Trying to book a campsite at Mkuze is often difficult because of this. Also they try to restrict the number of bookings to 10 campsites as that is all their one staff member can handle. They have over 30 potential sites. When we arrived on 31st December one man was still trying to cut the knee high grass in 50% of the sites!
On top of this the Ezemvelo Parks Board have fixed the campsite rate at R230 for 3 people – an increase from R180 last year (almost 30%) with no improvement in facilities and no way to get a rate for 2 people. Like Sodwana who charge for 4 people irrespectively, this is a total rip off.
During the 3 full days in Mkuze we never managed to find the newly released Lions perhaps because they are still happy to return to their boma where they were kept originally and also because all the rain the grass was high everywhere.
Some of our more interesting bird sightings include:
Black bellied Bustard
Cuckoos vociferously calling – Black, African Emerald, Diedrik’s, Klass’s, Jacobin, Levaillant’s and Red-chested. A pair of the latter chasing each other round the main office.
Lesser Spotted Eagle.
a juvenile Greater Honeyguide around our camp being fed by Black-bellied Starlings.
Common Quail obligingly walking ahead of us on the road to KwaMalibali Hide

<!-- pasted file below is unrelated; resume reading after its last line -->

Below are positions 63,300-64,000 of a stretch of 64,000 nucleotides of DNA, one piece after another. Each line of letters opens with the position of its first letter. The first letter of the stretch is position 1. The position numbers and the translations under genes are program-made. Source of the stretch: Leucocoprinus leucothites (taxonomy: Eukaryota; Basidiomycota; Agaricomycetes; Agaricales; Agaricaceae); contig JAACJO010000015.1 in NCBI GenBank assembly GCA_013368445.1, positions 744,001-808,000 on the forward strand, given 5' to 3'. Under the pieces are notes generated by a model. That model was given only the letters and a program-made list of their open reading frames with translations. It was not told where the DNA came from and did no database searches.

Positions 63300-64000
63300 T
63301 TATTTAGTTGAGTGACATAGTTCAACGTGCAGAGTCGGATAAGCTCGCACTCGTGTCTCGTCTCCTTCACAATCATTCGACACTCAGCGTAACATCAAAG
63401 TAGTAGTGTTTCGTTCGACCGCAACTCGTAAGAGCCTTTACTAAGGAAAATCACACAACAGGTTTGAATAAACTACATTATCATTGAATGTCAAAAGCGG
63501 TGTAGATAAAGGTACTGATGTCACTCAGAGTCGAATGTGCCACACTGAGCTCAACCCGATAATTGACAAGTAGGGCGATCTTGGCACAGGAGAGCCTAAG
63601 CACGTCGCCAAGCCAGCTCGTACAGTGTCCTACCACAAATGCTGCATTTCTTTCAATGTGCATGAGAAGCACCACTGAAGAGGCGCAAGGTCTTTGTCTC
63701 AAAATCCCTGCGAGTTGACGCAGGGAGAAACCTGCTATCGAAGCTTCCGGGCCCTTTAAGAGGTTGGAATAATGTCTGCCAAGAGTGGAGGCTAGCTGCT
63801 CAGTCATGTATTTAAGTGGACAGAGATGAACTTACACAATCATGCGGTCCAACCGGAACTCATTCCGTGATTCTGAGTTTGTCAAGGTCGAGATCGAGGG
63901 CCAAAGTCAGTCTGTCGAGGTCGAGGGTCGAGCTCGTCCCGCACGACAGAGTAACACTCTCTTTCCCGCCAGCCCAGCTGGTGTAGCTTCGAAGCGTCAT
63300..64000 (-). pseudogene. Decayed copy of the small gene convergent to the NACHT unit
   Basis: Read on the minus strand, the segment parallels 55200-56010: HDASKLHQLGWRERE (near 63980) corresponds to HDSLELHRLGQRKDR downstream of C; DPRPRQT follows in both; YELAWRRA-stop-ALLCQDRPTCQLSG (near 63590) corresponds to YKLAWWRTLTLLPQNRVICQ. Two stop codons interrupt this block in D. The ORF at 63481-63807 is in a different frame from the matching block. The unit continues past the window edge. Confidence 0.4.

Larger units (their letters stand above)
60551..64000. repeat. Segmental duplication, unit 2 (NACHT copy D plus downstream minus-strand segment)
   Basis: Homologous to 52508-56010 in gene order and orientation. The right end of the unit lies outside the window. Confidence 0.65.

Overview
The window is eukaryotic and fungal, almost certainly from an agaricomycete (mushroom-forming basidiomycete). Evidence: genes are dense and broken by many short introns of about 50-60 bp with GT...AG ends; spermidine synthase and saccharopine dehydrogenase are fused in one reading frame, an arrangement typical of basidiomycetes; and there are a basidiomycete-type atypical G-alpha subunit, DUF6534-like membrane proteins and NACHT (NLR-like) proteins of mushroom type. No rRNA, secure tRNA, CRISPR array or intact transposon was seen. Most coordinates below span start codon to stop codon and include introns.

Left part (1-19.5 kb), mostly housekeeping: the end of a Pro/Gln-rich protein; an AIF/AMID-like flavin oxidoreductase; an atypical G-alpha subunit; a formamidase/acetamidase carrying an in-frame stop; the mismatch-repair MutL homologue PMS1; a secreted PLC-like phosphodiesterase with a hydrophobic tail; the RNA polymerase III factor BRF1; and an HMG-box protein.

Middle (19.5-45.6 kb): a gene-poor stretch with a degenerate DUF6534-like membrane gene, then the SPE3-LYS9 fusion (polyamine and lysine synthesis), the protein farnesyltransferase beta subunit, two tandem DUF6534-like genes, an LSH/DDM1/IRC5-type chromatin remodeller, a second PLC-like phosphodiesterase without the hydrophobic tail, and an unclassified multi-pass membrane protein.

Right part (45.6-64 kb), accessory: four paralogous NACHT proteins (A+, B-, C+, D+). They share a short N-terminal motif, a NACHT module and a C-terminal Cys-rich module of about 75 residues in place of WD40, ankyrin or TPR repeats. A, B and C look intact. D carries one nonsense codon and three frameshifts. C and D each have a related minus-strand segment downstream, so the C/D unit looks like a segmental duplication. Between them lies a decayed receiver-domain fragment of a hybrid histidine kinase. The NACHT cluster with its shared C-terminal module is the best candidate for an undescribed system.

Red-backed Shrikes – everywhere
Neergaard’s Sunbird – always a pleasure
Grey Penduline-Tits in the trees above our campsite
At the end of our visit we had identified 140 bird species – the pans were very full discouraging many water birds otherwise we would have expected many more.
Ndumo is always a special place to visit and the local guides have a reputation of excellence. It is always a pleasure to take advantage of the early morning walks which at R110 pp is really good value.
Again we had 3 full days in the Reserve. On one of these days we spent the morning in Tembe Elephant Park.
Tembe was full of elephants – fortunately in the open swamp area so we could easily see them and not be chased by them as happened twice the last time we visited.
Although it felt like birding was quiet, we managed to identify 66 species in the 4 hours we were there. We were rewarded with sightings of an African Cuckoo-Hawk juvenile and an African Harrier-Hawk – the only place where we saw each of them. The other special sighting was of a pair of Woodward’s Batis. No Plain-backed Sunbird.